A 561-base-pair (bp) polymerase-chain-reaction (PCR) product of sucrose-phosphate synthase (SPS) was amplified using degenerate oligonucleotide primers corresponding to tryptic peptides of SPS (EC 18.104.22.168) from spinach (Spinacia oleracea L). Crucial to the primer specificity and the synthesis of the 561-bp product was the use of primer pools in which the number of degenerate primer species was limited. A full-length cDNA was subsequently obtained by screening a cDNA bacteriophage library with the 561-bp product of SPS and 5′ PCR-RACE (Rapid Amplification of cDNA Ends). The 3530-bp cDNA of SPS encoded for a 1056-amino-acid polypeptide of predicted molecular mass of 117 kDa. The deduced amino-acid sequence of spinach SPS showed regions of strong homology with SPS from maize (A.C. Worrell et al., 1991, Plant Cell 3, 1121-1130); amino-acid identity was 54% over the entire protein. Western and Northern analyses of root, petiole and spinach leaf tissue showed that SPS was expressed in an organ-specific manner, being predominantly localized in the leaf. The accumulation of SPS protein and mRNA during leaf development coincided with the early rapid phase of leaf expansion and the apparent transition of the leaf from sink to source status. Levels of SPS mRNA and protein were reduced during the acclimation of leaves to low-irradiance conditions. Transfer of low-irradiance-adapted leaves to higher-irradiance conditions resulted in a gradual increase in SPS protein and mRNA. Diurnal changes in irradiance did not alter SPS protein or transcript levels, indicating that short-term regulation of SPS primarily involves a modulation of enzyme activity.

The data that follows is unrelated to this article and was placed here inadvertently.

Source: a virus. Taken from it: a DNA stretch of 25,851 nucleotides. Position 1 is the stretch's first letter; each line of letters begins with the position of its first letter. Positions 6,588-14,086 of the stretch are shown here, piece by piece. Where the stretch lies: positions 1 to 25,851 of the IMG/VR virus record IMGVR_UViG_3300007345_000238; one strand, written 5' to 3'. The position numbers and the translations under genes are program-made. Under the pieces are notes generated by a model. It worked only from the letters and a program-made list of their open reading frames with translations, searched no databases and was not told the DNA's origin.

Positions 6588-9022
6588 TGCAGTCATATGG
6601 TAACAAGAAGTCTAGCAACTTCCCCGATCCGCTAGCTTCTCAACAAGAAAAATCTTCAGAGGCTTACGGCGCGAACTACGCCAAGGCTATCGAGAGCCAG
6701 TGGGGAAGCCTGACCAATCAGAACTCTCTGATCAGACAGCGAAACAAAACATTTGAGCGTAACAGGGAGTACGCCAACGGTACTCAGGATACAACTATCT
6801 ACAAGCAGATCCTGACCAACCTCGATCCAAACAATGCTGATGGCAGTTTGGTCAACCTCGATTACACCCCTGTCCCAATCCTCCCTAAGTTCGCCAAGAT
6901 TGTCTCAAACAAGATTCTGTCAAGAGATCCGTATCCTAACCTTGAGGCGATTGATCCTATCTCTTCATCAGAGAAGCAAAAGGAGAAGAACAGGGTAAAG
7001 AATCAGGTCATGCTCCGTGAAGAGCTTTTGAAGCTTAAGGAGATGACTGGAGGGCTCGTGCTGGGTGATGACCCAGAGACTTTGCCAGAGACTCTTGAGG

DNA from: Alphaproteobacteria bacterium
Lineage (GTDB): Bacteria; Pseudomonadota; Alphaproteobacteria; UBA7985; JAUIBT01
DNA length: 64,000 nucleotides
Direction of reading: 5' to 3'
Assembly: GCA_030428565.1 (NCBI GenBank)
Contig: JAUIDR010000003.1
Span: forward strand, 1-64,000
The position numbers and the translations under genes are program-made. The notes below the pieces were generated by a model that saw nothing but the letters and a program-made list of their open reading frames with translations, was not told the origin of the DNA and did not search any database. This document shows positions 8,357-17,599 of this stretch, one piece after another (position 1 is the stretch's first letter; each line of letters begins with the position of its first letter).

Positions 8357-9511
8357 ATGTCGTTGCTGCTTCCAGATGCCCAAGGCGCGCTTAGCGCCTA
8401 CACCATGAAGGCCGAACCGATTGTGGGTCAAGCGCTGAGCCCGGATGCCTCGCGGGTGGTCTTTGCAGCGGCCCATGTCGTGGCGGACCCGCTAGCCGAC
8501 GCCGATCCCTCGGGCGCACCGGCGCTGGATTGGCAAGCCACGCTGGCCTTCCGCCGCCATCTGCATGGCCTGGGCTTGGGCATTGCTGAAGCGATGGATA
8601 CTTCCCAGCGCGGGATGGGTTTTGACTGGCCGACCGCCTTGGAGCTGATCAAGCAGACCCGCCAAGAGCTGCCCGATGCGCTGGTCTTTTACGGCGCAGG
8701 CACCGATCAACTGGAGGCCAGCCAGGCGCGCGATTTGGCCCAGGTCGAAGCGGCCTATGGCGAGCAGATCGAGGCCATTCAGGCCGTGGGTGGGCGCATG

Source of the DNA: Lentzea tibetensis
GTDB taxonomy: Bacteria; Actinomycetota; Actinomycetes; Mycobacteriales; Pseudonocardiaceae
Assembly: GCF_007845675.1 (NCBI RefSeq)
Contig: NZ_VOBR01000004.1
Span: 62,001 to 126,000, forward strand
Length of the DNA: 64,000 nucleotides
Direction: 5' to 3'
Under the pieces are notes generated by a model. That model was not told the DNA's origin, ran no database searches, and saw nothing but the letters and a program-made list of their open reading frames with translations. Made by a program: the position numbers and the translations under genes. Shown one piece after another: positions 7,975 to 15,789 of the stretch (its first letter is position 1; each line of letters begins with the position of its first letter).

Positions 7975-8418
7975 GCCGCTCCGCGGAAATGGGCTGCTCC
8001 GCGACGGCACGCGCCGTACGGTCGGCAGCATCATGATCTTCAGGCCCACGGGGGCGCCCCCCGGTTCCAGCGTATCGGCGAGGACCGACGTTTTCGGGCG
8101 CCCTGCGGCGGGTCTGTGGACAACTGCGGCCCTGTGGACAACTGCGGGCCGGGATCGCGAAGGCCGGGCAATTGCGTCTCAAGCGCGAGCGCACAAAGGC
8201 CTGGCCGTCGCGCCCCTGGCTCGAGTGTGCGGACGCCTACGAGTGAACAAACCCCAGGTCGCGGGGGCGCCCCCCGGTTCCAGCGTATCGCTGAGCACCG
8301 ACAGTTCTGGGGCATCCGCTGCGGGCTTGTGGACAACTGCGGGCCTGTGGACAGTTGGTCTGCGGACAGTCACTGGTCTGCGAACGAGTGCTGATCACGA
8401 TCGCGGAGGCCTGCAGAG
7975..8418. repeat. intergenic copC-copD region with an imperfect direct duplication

- Gene expression (organ specificity)
- Leaf development
- Light (gene expression)
- Polymerase chain reaction
- Sucrose-phosphate synthase (cDNA)